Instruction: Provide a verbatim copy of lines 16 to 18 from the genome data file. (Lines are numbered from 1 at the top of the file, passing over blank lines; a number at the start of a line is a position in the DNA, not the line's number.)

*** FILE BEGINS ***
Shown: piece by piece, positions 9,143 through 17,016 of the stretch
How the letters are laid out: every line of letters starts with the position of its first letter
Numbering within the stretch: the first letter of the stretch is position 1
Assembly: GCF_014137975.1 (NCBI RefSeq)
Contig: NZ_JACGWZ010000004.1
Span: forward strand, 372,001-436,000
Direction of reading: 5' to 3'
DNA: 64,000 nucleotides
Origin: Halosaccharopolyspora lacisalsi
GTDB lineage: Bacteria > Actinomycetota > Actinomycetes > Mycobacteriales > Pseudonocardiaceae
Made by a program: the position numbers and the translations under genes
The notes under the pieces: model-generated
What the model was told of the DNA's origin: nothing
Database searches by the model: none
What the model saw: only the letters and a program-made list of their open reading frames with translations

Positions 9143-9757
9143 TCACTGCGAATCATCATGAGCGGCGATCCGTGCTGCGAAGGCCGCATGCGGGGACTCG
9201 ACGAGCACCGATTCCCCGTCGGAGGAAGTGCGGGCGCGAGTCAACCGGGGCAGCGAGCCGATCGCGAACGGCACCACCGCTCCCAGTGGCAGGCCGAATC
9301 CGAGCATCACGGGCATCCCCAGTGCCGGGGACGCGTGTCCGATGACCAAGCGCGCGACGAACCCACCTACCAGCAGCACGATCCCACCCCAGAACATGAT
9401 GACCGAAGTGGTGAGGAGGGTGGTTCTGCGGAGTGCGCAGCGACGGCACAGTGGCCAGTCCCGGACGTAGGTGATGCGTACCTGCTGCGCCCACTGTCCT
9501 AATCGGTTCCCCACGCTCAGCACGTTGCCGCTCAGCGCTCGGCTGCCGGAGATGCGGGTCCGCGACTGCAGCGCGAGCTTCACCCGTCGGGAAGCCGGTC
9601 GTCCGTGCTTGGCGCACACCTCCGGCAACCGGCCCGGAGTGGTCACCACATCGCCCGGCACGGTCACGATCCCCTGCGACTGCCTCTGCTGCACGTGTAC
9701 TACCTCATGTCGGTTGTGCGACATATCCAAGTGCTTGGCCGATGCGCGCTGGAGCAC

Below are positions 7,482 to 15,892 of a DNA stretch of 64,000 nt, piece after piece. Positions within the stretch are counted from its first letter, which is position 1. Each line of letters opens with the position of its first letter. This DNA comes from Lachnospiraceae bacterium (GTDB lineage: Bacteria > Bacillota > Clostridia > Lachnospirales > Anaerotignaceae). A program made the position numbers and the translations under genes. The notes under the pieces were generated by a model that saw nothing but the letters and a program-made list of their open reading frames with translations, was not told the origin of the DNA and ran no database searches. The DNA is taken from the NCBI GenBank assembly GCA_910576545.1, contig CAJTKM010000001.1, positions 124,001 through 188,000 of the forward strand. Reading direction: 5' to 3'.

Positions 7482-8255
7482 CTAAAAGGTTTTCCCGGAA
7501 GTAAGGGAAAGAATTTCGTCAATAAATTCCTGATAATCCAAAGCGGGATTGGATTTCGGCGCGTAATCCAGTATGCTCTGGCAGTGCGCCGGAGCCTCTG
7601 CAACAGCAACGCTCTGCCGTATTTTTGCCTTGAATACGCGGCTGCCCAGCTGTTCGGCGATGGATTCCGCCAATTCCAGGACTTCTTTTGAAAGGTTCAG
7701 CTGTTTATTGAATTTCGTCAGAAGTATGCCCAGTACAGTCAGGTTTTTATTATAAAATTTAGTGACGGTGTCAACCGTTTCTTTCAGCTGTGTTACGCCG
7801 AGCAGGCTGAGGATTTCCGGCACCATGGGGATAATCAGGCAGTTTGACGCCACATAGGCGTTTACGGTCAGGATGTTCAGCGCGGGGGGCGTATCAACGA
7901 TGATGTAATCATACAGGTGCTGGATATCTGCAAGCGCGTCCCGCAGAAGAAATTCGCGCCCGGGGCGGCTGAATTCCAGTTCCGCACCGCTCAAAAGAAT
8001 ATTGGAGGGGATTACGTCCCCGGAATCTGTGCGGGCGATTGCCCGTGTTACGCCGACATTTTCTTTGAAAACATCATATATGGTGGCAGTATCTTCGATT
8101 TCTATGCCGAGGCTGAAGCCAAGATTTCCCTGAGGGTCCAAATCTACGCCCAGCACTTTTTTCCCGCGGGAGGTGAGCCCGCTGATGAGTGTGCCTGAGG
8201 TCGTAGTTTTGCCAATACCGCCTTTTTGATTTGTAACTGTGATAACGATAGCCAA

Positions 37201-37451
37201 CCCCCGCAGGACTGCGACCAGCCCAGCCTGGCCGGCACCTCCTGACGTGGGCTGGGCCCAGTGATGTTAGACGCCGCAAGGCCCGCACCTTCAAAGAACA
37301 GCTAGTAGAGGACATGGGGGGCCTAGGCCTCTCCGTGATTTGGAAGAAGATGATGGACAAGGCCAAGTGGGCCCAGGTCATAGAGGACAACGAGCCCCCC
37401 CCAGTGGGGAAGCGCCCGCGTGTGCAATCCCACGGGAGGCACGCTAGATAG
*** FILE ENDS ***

Positions 9143-9757
9143 TCACTGCGAATCATCATGAGCGGCGATCCGTGCTGCGAAGGCCGCATGCGGGGACTCG
9201 ACGAGCACCGATTCCCCGTCGGAGGAAGTGCGGGCGCGAGTCAACCGGGGCAGCGAGCCGATCGCGAACGGCACCACCGCTCCCAGTGGCAGGCCGAATC